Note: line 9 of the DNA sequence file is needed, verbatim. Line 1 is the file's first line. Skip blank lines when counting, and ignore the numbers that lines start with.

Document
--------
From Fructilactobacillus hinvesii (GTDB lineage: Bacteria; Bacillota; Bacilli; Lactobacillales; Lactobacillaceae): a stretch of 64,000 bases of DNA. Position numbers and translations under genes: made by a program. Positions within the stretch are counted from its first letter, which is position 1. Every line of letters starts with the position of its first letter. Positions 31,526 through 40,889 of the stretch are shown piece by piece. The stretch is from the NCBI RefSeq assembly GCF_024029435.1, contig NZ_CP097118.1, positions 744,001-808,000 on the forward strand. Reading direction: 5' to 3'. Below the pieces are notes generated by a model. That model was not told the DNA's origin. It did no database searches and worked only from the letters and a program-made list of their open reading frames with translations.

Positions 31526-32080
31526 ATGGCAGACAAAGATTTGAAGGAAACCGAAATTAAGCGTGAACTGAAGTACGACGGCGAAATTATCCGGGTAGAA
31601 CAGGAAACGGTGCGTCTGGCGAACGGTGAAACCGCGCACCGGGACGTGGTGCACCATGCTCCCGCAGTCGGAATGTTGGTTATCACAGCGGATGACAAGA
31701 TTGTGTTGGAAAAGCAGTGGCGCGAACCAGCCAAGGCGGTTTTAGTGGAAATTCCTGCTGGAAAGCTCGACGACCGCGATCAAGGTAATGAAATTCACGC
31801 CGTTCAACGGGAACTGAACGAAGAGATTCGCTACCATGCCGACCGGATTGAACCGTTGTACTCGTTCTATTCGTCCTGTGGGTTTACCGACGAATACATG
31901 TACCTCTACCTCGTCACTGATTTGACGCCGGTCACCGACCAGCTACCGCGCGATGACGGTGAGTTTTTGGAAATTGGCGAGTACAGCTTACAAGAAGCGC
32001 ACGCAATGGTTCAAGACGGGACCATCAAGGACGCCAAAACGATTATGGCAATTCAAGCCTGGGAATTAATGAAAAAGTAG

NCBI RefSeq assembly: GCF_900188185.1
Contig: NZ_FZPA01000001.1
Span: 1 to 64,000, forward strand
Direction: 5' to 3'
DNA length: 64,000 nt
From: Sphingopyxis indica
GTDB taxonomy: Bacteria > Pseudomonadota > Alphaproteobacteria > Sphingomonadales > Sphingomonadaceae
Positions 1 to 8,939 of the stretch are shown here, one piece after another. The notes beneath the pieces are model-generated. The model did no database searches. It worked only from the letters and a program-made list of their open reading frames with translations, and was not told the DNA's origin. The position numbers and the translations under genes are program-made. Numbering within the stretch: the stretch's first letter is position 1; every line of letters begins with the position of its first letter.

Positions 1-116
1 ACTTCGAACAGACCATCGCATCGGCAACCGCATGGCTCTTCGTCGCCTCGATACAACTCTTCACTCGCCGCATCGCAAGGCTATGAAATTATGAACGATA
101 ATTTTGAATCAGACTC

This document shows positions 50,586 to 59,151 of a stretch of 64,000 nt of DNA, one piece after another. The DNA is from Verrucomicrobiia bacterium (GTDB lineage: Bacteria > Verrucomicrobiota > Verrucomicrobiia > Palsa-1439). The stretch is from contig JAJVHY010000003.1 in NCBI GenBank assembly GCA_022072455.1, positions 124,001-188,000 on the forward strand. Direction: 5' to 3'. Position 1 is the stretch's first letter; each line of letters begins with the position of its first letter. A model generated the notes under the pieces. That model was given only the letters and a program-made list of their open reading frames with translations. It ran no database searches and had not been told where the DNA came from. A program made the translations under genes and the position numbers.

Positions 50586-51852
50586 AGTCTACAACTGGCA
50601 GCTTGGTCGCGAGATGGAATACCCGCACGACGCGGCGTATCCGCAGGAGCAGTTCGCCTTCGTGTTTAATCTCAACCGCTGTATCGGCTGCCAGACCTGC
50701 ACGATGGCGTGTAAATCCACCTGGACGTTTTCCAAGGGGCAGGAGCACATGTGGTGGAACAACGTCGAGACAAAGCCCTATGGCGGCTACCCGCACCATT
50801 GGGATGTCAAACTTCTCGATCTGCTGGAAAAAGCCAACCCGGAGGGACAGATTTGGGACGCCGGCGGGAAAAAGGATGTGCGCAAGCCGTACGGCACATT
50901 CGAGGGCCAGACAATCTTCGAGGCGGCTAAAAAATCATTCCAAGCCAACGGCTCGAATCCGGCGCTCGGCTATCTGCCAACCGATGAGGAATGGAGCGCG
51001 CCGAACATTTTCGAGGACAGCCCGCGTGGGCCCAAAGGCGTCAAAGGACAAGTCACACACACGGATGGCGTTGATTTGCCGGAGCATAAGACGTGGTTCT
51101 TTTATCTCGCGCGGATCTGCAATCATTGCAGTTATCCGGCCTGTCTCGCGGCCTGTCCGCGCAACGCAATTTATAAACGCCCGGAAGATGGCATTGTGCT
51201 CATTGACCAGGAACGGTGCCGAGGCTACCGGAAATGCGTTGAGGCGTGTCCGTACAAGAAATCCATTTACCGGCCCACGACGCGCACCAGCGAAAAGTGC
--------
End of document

NCBI RefSeq assembly: GCF_900188185.1